GNU as [Command]
Command GNU as
GNU as — The portable GNU assembler
as [ –a | –al | -as ][–D ][–f ][–I path ][–K ][–L ][–o objfile ][–R ][–v ][–w ][––\|\ files ...]
[ –ACA| –ACA A | –ACB | –ACC| –AKA| –AKB | –AKC| –AMC][–b ][–no-relax ]
[ –l ][–mc68000| –mc68010| –mc68020]
GNU as is really a family of assemblers. If you use (or have used) the GNU assembler on one architecture, you should find a fairly similar environment when you use it on another architecture. Each version has much in common with the others, including object file formats, most assembler directives (often called pseudo-ops) and assembler syntax.
For information on the syntax and pseudo-ops used by GNU as, see as entry in info (or the manual Using as: The GNU Assembler).
as is primarily intended to assemble the output of the GNU C compiler gcc for use by the linker ld. Nevertheless, we’ve tried to make as assemble correctly everything that the native assembler would. This doesn’t mean as always uses the same syntax as another assembler for the same architecture; for example, we know of several incompatible versions of 680×0 assembly language syntax.
Each time you run as, it assembles exactly one source program. The source program is made up of one or more files. (The standard input is also a file.)
If as is given no filenames, it attempts to read one input file from the as standard input, which is normally your terminal. You may have to type Ctrl-D to tell as there is no more program to assemble. Use –– if you need to explicitly name the standard input file in your command line.
as may write warnings and error messages to the standard error file (usually your terminal). This should not happen when as is run automatically by a compiler. Warnings report an assumption made so that as could keep assembling a flawed program; errors report a grave problem that stops the assembly.
–a|–al|–as: Turn on assembly listings; –al, listing only, –as, symbols only, -a, everything.
–D: This option is accepted only for script compatibility with calls to other assemblers; it has no effect on as.
–f: “Fast”–skip preprocessing (assume source is compiler output).
–I\path: Add path to the search list for .include directives.
–K: Issue warnings when difference tables altered for long displacements.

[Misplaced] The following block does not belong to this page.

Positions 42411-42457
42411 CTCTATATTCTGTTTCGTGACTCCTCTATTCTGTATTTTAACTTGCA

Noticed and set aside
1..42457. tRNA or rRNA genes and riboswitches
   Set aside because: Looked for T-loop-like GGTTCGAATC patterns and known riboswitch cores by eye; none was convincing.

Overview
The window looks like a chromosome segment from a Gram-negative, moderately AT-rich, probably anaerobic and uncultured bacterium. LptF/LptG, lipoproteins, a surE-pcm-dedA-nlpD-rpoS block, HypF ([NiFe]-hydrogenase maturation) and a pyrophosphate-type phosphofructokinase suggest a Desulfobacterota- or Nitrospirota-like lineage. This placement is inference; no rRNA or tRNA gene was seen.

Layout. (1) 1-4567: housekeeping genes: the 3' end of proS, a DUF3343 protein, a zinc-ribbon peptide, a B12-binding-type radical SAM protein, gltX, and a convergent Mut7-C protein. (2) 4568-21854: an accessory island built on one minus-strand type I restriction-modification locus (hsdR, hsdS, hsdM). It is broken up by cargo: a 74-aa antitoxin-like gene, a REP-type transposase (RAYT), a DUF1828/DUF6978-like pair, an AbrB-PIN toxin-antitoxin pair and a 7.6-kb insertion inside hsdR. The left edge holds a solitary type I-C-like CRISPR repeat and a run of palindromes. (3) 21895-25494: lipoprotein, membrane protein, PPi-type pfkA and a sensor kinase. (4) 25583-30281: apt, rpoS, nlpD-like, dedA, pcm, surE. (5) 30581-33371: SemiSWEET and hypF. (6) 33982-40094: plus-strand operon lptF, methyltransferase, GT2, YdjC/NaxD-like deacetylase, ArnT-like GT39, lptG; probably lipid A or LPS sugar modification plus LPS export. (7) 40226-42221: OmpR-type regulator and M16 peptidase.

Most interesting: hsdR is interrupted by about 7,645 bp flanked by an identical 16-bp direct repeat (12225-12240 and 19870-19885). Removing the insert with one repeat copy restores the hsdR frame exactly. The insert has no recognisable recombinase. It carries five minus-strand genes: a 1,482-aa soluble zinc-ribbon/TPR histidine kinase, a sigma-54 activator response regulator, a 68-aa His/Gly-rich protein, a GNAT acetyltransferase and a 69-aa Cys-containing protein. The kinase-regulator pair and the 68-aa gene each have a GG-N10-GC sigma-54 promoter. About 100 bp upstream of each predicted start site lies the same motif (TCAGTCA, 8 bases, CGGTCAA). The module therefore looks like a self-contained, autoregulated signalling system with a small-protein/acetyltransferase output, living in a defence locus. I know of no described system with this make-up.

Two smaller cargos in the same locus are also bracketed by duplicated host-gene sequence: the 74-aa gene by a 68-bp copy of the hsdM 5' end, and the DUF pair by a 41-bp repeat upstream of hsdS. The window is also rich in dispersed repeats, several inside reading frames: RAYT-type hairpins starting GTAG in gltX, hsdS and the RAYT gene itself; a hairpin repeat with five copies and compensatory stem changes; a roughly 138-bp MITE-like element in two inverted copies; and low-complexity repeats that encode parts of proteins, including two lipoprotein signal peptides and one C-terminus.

–L: Keep (in symbol table) local symbols, starting with L.
–o\objfile: Name the object-file output from as.
–R: Fold data section into text section.
–v: Announce as version.
–W: Suppress warning messages.
––\|\files… Source files to assemble, or standard input (––).
–Avar: (When configured for Intel 960.) Specify which variant of the 960 architecture is the target.
–b: (When configured for Intel 960.) Add code to collect statistics about branches taken.
–no-relax: (When configured for Intel 960.) Do not alter compare-and-branch instructions for long displacements; error if necessary.
–l: (When configured for Motorola 68000.) Shorten references to undefined symbols to one word instead of two.
–mc68000|–mc68010|–mc68020: (When configured for Motorola 68000.) Specify which processor in the 68000 family is the target (default 68020).
Options may be in any order, and may be before, after, or between filenames. The order of filenames is significant.
The double hyphens command (—) by itself names the standard input file explicitly, as one of the files for as to assemble.
Except for ––, any command line argument that begins with a hyphen (–) is an option. Each option changes the behavior of as. No option changes the way another option works. An option is a hyphen followed by one or more letters; the case of the letter is important. All options are optional.
The –o option expects exactly one filename to follow. The filename may either immediately follow the option’s letter (compatible with older assemblers) or it may be the next command argument (GNU standard).
These two command lines are equivalent:
as –o my–object–file.o mumble.s
as –omy–object–file.o mumble.s
as entry in info